By David Owen
Arsenal fans will be experiencing a surge of optimism after a highly encouraging – trophy-winning – end to the disjointed 2019-20 season under Mikel Arteta.
So it may be a mixed blessing that the new campaign will coincide with the 50th anniversary of the 1970-71 Double-winning season under manager Bertie Mee.
The Gunners had also collected silverware the previous spring, in the shape of the catchily-named 1970 Inter-Cities Fairs Cup, which they claimed with a 4-3 aggregate win over Anderlecht.
When the new league season got under way on August 15, however, there was little to anticipate the triumphant manner in which it would finish. Starting at Goodison, home of the reigning champions, the North Londoners were run ragged for 45 minutes by Everton’s ‘Holy Trinity’ of Howard Kendall, Colin Harvey and future Arsenal star Alan Ball, before recovering to salvage a 2-2 draw.
In doing so, they at least displayed the resilience that would become the hallmark of the team under the captaincy of centre-back Frank McLintock. But the comeback was not without cost: Charlie George, one of two young forwards who would leave their stamp on a glittering year, broke his ankle while scoring.
The next game, a local derby at Bobby Moore’s West Ham, was even more anti-climactic. A goalless draw yielded so little penetrative football that the brilliance of the new Upton Park floodlights became the main talking-point.
“This match really was the height of negation in terms of creative football,” thundered Geoffrey Green in The Times. For Laurie Pignon of the Daily Sketch, “the players rushed around as if they were being chased by angry wasps”.
Once they got back to Highbury, though, form picked up, and Mee’s men were lying third in the table as they travelled north on September 26 for a clash with Tony Waddington’s Stoke City.
On a famous night at the Victoria Ground, the visitors were spanked 5-0, Terry Conroy contributing one of the goals of the season.
In retrospect, the players may simply have been tired, with the same eleven having knocked a Lazio side, including Giorgio Chinaglia, out of Europe just three days earlier. A modern coach such as Arteta would have rotated. Then again, with George, Peter Simpson and the previous year’s Fairs Cup hero Jon Sammels all injured, Mee had few options.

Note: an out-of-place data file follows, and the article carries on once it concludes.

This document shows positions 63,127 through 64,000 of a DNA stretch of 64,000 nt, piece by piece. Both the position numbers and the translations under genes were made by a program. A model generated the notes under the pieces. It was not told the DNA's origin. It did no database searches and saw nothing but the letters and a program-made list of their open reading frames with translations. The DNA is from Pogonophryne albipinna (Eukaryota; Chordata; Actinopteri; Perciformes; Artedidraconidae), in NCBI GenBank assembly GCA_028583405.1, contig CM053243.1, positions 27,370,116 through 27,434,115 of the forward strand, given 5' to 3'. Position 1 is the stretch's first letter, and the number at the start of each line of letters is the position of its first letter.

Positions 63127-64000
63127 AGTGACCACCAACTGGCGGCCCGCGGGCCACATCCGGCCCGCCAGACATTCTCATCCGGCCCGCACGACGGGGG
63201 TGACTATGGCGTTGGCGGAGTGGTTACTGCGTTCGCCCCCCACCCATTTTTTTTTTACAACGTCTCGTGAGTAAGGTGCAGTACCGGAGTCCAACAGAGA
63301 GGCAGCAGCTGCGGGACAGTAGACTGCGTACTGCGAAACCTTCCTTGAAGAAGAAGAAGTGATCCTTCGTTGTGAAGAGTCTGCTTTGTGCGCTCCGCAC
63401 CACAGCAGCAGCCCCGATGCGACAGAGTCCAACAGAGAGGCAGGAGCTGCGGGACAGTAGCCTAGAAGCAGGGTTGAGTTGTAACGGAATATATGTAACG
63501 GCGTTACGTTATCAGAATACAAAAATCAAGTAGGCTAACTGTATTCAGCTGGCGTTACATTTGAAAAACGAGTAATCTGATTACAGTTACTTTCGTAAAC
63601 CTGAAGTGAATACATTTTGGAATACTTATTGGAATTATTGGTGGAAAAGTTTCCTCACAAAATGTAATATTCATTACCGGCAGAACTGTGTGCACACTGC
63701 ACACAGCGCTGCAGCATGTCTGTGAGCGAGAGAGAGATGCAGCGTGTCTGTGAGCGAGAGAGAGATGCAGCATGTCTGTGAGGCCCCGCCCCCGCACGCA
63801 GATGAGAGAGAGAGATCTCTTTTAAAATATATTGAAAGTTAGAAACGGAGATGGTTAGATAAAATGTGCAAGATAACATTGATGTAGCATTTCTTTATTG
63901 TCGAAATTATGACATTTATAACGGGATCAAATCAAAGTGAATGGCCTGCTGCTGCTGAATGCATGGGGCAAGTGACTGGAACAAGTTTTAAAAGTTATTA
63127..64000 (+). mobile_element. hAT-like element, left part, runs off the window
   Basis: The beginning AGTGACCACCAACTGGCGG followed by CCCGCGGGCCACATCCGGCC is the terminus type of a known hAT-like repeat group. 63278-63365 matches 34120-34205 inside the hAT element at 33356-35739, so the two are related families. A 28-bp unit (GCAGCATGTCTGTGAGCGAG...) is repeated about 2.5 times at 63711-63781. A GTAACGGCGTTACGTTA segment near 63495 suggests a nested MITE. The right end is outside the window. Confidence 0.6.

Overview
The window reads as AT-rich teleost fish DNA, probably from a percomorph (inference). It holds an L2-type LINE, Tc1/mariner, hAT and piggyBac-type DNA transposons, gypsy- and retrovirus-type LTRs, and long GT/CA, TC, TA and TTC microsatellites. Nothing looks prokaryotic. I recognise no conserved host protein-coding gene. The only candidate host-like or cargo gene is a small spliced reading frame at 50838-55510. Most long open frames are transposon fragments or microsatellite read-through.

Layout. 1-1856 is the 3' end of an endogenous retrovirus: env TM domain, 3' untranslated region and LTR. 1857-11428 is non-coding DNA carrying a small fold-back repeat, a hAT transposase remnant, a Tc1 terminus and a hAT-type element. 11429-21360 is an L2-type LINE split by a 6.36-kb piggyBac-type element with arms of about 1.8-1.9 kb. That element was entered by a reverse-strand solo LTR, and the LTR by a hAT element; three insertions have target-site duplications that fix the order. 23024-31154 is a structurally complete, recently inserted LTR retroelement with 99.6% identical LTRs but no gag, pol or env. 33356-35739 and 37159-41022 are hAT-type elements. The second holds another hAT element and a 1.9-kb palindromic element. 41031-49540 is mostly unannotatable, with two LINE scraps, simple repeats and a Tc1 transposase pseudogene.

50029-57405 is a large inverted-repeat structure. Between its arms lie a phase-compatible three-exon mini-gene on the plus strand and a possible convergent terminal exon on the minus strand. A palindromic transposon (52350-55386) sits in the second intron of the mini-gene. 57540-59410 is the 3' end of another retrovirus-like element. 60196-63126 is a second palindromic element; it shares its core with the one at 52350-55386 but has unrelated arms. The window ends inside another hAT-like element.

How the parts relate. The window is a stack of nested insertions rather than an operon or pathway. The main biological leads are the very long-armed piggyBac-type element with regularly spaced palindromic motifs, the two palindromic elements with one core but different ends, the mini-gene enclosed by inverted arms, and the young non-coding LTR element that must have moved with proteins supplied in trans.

The manager publicly heaped praise on Arsenal’s opponents, while the players rolled up their sleeves and got on with it. Their response explains much about how they ended up as champions.
Just two days later, the same team once again stepped out for a League Cup replay against upwardly-mobile Ipswich Town, and won 4-0. The next weekend, Nottingham Forest were trounced with the same score-line.
The Gunners’ other young attacking prospect, the irrepressible Ray Kennedy, scored five over the two games. The Forest match marked the start of a 14-game unbeaten league run.
This formidable bounce-back-ability was demonstrated again in the new year, when a sequence of three straight away first-division defeats was followed by nine consecutive league wins, all but one with clean sheets.
Only the formidable Leeds team of Bremner, Giles, Hunter et al were now keeping pace. A knife-edge late-April showdown at Elland Road threatened to take the title to Yorkshire. A scrambled Jack Charlton winner triggered five minutes of Arsenal protests. “I’m convinced he was offside,” Gunners’ coach Don Howe told the Mirror. “I didn’t sense I was offside. I was facing the wrong way – just not in a position to tell,” the goal-scorer retorted.
That put Leeds a point clear, with one game left to Arsenal’s two. Once again, the Londoners’ tenacity won through, as they registered successive 1-0 wins over their early-season nemesis Stoke, whom they also dispatched in an FA Cup semi-final, and finally Spurs, their bitter local rivals. This ultimate “one-nil to the Arsenal” was enough to win the league by a solitary point.
It was no surprise when the team’s resilience was called upon one last time at Wembley, with brainy winger Steve Heighway slotting Liverpool ahead in extra time. A scrappy equaliser set the scene for Charlie George to book-end a famous Arsenal season by burying the winner into the corner of Ray Clemence’s goal.
The local Holloway kid’s flat-of-back, arms-outstretched celebration has been etched into Arsenal folklore ever since. We football-mad eleven-year-olds, meanwhile, spent the summer seeing if we could grow our hair as long as Charlie’s.
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